Two posts ago I mentioned that a 'yes ' vote in 1991 doesn't give a white person struggle credentials.
A cross on paper gives you struggle credentials?
Predictably, that upset numerous individuals. I decided to reserve an entire post for this topic to explain my train of thought. If you still feel hysterical after reading this, you either suffer from a God complex, or have psychopathic tendencies. Let's hope neither is the case,
So, let's start by talking about referendums: I believe in a more direct form of democracy. The public should be able to give their input on certain issues. The most recent examples of where more public involvement should have been required would be the tolling system in Gauteng, general lack of 'guidelines' in ministerial hand books, the liberalisation of our economy, fracking in the Karoo, more transparency in various property development projects (e.g. Plettenberg Bay), the protection of information, etc. Each situation justified a referendum. Yet, during these 20 years of democracy, our government never saw it fit to consult with the public on matters that affect them.
Many people applauded the De Klerk administration for getting public input in ending Apartheid by means of a referendum. However, in my opinion, a good government should be able to make unpopular laws in order to protect human rights. In some ways the public should be saved from themselves. Although I get to have my say about things that affect me, I have no right to vote on somebody else's basic rights. For this reason, the government should at all costs uphold certain constitutional values. Non-negotiables should be human dignity, the right to live, the right to equal access to resources, gay rights, women's rights, religious freedom and children's rights.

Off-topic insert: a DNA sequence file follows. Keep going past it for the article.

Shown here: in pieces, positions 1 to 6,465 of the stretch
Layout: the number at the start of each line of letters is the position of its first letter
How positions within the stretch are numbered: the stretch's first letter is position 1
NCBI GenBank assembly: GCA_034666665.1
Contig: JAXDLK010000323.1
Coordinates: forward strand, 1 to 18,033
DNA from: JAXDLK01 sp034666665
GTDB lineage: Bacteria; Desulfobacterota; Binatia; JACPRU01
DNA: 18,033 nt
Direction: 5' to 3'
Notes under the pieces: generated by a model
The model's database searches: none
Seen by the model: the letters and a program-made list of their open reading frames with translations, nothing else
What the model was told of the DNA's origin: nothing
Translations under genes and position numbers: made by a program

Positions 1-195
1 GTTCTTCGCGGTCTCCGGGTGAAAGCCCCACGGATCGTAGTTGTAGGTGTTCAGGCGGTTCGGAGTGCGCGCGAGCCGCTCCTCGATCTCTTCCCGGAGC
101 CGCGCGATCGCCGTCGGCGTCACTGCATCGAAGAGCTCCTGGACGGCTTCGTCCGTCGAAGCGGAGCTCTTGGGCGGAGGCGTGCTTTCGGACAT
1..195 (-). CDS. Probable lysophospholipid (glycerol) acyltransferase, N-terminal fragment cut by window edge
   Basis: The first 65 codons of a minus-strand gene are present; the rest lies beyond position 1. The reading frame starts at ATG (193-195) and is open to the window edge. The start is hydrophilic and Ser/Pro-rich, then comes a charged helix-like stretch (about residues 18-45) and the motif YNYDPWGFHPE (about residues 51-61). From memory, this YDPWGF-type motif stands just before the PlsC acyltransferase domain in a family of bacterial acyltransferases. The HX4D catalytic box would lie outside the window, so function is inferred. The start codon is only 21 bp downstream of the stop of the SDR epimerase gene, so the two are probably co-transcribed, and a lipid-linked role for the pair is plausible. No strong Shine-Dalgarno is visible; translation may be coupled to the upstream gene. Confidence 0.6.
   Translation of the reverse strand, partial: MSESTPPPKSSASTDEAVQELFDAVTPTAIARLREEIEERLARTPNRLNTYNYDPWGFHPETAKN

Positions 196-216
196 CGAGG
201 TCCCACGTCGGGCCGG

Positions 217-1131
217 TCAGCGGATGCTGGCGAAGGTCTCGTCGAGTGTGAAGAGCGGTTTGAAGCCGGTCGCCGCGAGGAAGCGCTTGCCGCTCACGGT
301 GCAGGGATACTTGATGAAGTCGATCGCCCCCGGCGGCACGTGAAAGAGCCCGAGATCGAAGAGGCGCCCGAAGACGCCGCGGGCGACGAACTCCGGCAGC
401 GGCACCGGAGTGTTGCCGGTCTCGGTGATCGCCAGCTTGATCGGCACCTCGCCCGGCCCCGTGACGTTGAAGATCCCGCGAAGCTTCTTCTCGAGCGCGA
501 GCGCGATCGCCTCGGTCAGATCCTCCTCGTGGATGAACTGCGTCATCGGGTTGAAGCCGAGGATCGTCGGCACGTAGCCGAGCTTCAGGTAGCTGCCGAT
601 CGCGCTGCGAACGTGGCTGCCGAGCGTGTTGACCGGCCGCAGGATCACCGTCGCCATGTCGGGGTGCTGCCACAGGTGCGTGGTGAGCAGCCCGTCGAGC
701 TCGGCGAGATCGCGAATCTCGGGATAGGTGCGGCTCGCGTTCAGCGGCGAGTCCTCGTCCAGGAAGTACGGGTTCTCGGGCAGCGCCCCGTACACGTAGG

Somebody else blew a fit to my post because I dared to say that as humans we were born with respect. Well, regardless of what anybody has to say, respecting somebody's dignity is not something that should be rewarded, it's something that should be expected. F.W. De Klerk is no exception to the rule. As decent human being and president of a nation his role should have been to protect all human rights, unceremoniously. Giving white South Africa the power to vote on whether non-white South Africans deserve equal rights, and then turning this affair into a whole white messianic ego trip is laughable.
I mean, you make a group of people who already have over-inflated egos as result of their race believe they get to decide whether another deserves dignity or not? Then you further inflate their egos by making them feel like heroes for taking that 'brave step'? And then endorse their feelings of victimhood when they lose some unearned privileges, saying this is not what they had voted for? The fact that he won the Nobel prize for this 'kindness' is beyond me.
Wanting what is right is what makes us human. Kindness should be sincere, and shouldn't seek approval. However, being human, even though we were born to respect, we all learnt to hate at some point in time. Good leaders should rise above hatred, and protect all human rights, regardless of popular opinion. Rights are nobody's to give or take - Voting 'yes' in '91 was indeed the moral thing to do, but a decent human being should have been able to do so without craving a pat on the back.
For this reason, I really wish the bulk of white people would rethink the way they see the world, and stop seeing themselves as saviours. I am beyond fed-up with some white people demanding super hero status for doing something that is morally right - something engrained in our DNA. If you don't get that, go make an appointment with a good psychiatrist. The world could do with less psychopaths and megalomaniacs.
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Your 2014 Election Summary
Smaller parties, notably, took a beating. AGANG never made it to the start and COPE became a footnote. The IFP's support was halved, a prime reason being the NFP (IFP rebels), entering the KZN political arena.